Going green in the city as home fuel cells come to Tokyo

Going green in the city as home fuel cells come to Tokyo

Farm your own energy for your house as one Japanese company aims to convert whole towns to renewable energy
home appliance, Panasonic, fuel cells, electric vehicles
Living ecologically doesn't have to mean moving back to rural life.

While the concept of fuel cells has been around for years, the technology still has a futuristic ring to it.

I'm sure whenever my jet-pack arrives it certainly won't run on double-A batteries. But perhaps a compact fuel cell might be sufficiently cool. 

In the meantime, the reality of fuel cell technology on the ground in Japan just took a significant leap forward thanks to a joint development by Panasonic and Tokyo Gas that allows home-owners to energize their own house.

home appliance, Panasonic, fuel cells, electric vehiclesHiroaki Kobayashi from Tokyo Gas (Right) and Takashi Iwasa from Panasonic (Left) hand-in-hand for their better future.

Cutting-edge electricity generation system

This past week the two companies announced a new model of their Ene-Farm home-use fuel cell, named such because it enables consumers to farm their own energy.

It's a co-generation system which creates electricity by reacting oxygen in the atmosphere with hydrogen from city gas.

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This process generates heat and hot water as a useful by-product. And since all electricity is created on site, there is no energy lost during the transmission. 

Panasonic and Tokyo Gas have been jointly developing such products for more than a decade, and in 2005 installed the first fuel-cell co-generation system in the Japanese Prime Minister's residence.

May 2009 saw the launch of the first generation of fuel cell, and 4,000 units have sold since then.

home appliance, Panasonic, fuel cells, electric vehiclesEne-Farm's second generation gets a sexy sheen makeover.

Efficient, tough, and Tokyo-friendly

But this new model is exciting for a couple of important reasons.

The second generation Ene-Farm has, according to Panasonic, the "world's highest power generation efficiency." 

It's also a whole lot smaller, occupying about half the surface area as the previous version which housed the fuel cell and hot water tank in two disconnected units. 

The new version is taller and thinner, far more Tokyo friendly, and while occupying about two square meters it's capable of being installed even in cramped urban spaces.

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The core components of the system have been downsized and the weight of the fuel cell unit has been reduced by 25 kilograms.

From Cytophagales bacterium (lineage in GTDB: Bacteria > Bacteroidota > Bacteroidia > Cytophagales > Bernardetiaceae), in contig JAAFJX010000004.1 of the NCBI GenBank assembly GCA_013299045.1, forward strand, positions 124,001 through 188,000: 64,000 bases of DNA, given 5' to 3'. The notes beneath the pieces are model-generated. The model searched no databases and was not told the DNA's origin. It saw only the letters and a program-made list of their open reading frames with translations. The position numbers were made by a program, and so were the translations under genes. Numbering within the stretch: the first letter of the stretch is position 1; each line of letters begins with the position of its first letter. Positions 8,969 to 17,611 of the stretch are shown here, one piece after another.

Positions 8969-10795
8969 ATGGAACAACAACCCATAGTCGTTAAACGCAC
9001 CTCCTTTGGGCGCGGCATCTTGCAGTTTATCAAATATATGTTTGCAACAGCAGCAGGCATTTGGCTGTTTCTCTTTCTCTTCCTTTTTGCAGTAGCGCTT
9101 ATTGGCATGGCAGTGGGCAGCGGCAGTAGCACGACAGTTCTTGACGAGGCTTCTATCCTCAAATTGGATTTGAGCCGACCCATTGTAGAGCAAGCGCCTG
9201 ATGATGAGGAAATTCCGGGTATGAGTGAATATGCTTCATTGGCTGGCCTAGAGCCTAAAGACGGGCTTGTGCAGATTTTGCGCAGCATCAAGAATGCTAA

The unit's exterior design is modeled after a conventional residential siding and is intended to blend in outside your home. Thankfully the remote control panel is installed inside, where you can monitor the output and even set an energy expense target if you choose.

The new Ene-Farm can be used for up to 50,000 hours, which is almost six years if it were in operation continuously. This is a 20 percent improvement over the previous model and, according to Panasonic, the unit includes 10 years of maintenance support as well.

Admittedly the expense is still beyond what most consumers would pay for a home energy solution, although the price tag has dropped to ¥2,761,500, down ¥700,000 since the previous model.

home appliance, Panasonic, fuel cells, electric vehiclesYour whole home's energy in a controller.

Sustainable towns?

But Panasonic says that users can reduce utility bills by about ¥50,000 to ¥60,000 and cut CO2 emissions by almost half.

OK, it's still out of my budget, but as the company slowly edges closer to a realistic home energy solution for the general public, us Tokyoites could soon find the control of all our energy in our own hands.

The draw of such co-generation systems, of course, doesn't lie in the price but rather in efficient use of limited natural gas resources and reduced CO2 emissions for us with an eco conscience.

Because they create electricity using hydrogen, such systems would serve to ease us into a possible hydrogen-powered future, should natural gas become too scarce or expensive.

 Solar panel Britain

Tokyo Gas will begin selling the new model of Ene-Farm fuel cell on April 1, 2011. Other gas companies around Japan, including Toho Gas, Saibu Gas, Shizuoka Gas, and Keiyo Gas also carry Ene-Farm systems.

Panasonic was front and center at the recent Eco Products 2011 exhibition at Tokyo Big Sight, showing off its vision for an energy sustainable town.

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The display featured a solar recharging station for electric vehicles, as well as energy efficient solutions for the home and office, and for factories and convenience stores as well.

And on February 14 the company also announced an agreement with British Gas to bring compact, more versatile photo-voltaic solar panels to British homes.